Conflict need not be loud, explosive, or even external to reveal the urgent stakes of a story…all we need is a single, tightly-focused moment of clear internal conflict to bring a reader in and then, in one sweep, to flatten him. Case in point, Stafford’s gorgeous poem about a moment of moral dilemma, so real it puts you right there on the side of the road with the speaker. And makes you strangely complicit in what happens.

Elizabeth Bishop, “The Man-Moth”

Certainly there are better poems qua poems from Bishop, but what I love about this one isn’t just the classic B-movie monster we get in the title character, rendered in creepy, sympathetic detail down the weird licking of the eyeball, and the great Gotham City imagery of the poem, but even more so the story behind the poem: a misprint in a New York Times headline rendering “mammoth” as “moth-man.” What the actual story referred to, who knows—not that it matters. “I’ve forgotten what it was that was supposed to be ‘mammoth,’” Bishop later told an interviewer. “But the misprint seemed meant for me. An oracle spoke from the page of the New York Times, kindly explaining New York City to me, at least for a moment.” Which is how all good story ideas arrive…as that thing that catches your attention for just a moment and launches the imagination in a new direction.

Robert Frost, “Birches”

I don’t know anything about the writing of this poem, but the thrust of the poem suggests a lot, to me, about the creative process. The speaker begins by thinking about the trees, the particular bend of their branches, which has his imagination thinking of children climbing the trees…leading to his own memories of climbing birches as a boy and this nostalgic, rather wistful meditation on what changes over time, what stays the same. Thus the simplest of conceits to begin the poem—-thinking about a tree—-leads to surprisingly personal emotional connections and explorations for the speaker. This is a particularly effective poem, I find, to bring into the creative writing classroom to illustrate the degree to which this is the same process, ideally, we all go through when beginning a story. Our own remembrances come into play, we begin to connect to the conceit in personal ways, and before you know it the story we originally thought was about (pirates/space aliens/birch trees) we come to see is actually about our exploring (our parents’ divorce/our fear of being alone/nostalgia for our youths). When the work suddenly becomes about something bigger and more resonant than we at first anticipated...those are the moments you live for as a writer. When the work comes alive for you, and for your reader.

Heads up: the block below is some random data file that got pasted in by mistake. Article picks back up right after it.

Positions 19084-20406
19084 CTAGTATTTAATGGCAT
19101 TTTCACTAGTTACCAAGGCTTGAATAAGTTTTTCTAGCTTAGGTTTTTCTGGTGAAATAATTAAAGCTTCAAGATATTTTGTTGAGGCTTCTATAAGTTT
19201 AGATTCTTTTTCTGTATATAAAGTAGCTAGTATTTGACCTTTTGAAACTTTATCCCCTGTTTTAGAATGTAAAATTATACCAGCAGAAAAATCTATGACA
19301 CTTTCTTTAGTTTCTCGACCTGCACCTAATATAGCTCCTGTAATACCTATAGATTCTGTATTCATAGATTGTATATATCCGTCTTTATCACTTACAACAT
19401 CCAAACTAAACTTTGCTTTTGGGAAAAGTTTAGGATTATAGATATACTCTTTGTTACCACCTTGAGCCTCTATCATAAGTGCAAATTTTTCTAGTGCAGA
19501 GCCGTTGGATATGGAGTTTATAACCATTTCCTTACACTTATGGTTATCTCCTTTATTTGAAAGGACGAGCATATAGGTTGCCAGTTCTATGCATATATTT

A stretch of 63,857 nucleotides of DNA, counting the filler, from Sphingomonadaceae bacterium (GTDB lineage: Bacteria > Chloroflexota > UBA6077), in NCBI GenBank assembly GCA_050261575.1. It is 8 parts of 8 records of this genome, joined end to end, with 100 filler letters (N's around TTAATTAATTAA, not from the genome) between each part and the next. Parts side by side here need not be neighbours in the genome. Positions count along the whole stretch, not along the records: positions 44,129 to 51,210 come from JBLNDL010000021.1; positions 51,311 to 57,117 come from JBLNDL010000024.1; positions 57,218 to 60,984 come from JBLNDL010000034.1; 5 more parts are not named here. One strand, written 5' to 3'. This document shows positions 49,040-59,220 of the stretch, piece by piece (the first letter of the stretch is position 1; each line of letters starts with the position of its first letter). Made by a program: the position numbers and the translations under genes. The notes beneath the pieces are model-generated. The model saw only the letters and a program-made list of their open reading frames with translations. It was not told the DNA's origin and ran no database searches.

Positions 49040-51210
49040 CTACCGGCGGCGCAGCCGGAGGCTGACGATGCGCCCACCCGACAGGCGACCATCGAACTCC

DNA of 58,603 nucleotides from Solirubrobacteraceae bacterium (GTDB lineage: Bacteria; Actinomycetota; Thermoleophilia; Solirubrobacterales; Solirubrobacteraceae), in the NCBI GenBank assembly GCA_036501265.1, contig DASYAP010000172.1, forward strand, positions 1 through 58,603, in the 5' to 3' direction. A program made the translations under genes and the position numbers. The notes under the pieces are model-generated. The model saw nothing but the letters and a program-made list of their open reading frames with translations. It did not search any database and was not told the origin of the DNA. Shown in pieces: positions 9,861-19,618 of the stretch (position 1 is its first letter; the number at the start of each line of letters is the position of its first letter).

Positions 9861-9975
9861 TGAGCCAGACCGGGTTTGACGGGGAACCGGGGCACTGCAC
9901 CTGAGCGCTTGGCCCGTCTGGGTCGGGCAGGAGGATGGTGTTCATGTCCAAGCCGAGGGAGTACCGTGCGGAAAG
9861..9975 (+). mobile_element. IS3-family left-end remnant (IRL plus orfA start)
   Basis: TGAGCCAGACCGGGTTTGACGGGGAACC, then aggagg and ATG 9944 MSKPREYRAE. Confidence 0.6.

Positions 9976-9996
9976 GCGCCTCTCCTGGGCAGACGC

Again, this is but an incomplete, personal list…but I hope you enjoyed the poems, and maybe read one or two of these for the first time here. And I’d love to hear if anyone has poems to recommend which've resonated with you in your work as a fiction writer.

Happy National Poetry Month!


  1. Great post, Jody!

    I'd add James Wright's "The Assignation" as a poem that influenced my work. I couldn't find the full text, unfortunately.

    Also, as an aside, there actually is a "Moth-Man" legend in West Virginia. A 6 ft. tall bird/moth with glowing red eyes and a 10 ft. wingspan. Maybe we were talking about that the other day? And as an aside to the aside, how cool that a whole poem bloomed from a misprint!

  2. Thanks for the comments, Jess. :D

    I do love that Man-Moth story behind the story...and the poem itself.

    And I'll look up the James Wright!